Michael Phelps. The man known as the greatest swimmer of all time. He possesses incredible achievements such as taking 5th place in the 2000 Olympics at just 15 years old, winning 22 career Olympic medals, 18 of which are gold, and holding six current world records. With four Olympic games under his belt, can anyone stop him in Rio?
With all of his success, most people do not know of the most challenging task Phelps has taken on in his swimming career. He has overcome world champions, seemingly unbreakable barriers, and even his own world records several times over. But none of that compares to the immensity of taking about two years off from swimming only to once again become the best in the world. After the Beijing Games, Phelps claimed his last Olympic performance would be in London 2012. To any “normal” athlete, those games would have been a massive success. Phelps walked away with four gold medals and two silvers; unfortunately, one of those silvers was in his signature event: the 200 butterfly. Despite that small hiccup, his “last” performance was definitely one to remember.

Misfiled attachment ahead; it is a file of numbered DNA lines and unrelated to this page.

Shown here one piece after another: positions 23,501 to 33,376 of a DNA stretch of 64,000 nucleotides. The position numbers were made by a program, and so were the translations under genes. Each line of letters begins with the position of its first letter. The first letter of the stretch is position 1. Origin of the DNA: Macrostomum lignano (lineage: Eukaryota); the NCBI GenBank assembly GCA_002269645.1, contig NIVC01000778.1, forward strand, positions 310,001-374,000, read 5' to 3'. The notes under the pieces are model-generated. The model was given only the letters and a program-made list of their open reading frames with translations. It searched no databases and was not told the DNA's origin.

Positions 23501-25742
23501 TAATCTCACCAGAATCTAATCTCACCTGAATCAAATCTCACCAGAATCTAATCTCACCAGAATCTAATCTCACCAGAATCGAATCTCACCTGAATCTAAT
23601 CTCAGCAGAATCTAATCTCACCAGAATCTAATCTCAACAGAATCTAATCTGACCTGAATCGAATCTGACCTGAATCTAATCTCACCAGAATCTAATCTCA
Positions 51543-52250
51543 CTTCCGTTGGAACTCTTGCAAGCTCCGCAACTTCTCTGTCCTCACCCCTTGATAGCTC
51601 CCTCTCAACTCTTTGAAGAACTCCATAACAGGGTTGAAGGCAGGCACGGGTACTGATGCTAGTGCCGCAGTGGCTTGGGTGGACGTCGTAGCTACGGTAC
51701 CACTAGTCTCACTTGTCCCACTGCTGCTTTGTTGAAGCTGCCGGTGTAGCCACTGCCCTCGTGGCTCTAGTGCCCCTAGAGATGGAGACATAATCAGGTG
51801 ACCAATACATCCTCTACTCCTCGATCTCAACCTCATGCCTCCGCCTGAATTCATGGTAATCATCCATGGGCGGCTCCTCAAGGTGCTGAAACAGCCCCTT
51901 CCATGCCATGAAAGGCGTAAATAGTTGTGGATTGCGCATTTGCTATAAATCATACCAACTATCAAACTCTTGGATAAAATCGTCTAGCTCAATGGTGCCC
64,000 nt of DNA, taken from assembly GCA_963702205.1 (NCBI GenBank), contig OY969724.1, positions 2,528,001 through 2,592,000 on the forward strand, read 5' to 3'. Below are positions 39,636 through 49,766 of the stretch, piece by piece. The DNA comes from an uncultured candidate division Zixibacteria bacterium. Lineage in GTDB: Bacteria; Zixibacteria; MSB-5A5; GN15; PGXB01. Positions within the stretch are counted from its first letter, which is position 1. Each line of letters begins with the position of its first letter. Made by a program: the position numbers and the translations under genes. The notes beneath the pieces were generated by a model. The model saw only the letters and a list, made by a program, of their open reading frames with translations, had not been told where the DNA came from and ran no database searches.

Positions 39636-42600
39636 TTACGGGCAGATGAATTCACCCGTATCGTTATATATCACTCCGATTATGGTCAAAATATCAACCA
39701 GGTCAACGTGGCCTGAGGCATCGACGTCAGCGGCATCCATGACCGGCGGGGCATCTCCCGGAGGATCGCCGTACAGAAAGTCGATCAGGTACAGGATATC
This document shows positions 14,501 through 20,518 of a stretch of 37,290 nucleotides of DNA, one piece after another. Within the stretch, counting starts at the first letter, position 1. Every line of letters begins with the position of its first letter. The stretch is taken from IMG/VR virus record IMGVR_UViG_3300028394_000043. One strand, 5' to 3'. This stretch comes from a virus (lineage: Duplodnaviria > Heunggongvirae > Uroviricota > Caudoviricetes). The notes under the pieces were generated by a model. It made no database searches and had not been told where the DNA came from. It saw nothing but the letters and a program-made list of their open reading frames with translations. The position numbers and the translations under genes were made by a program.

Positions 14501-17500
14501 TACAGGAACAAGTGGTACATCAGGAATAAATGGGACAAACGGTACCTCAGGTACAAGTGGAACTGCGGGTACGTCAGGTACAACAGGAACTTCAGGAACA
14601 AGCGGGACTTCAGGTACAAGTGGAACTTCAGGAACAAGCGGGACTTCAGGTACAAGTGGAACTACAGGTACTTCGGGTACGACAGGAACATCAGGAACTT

Two years later in 2014, he came back from retirement. Phelps personally missed the competition in swimming far too much to retire permanently. He had a long way to climb to become the best again, but he was more determined than ever to do so. In 2015 at the US Summer Nationals, Michael swam the three top times in the world for his events; the 100-meter butterfly, 200-meter butterfly, and 200-meter individual medley. These victories gave swimming fans the Michael Phelps everyone loves: energetic, joyful, and unbelievably fast. After his incredible journey from retirement to number one in the world in just a few short years, everyone is brimming with excitement in anticipation for his performances at US Trials and the Olympics in Rio this summer. Will he continue his 12-year run of dominance? Or will the young guns like Chad Le Clos and Jack Conger overcome him in his older age?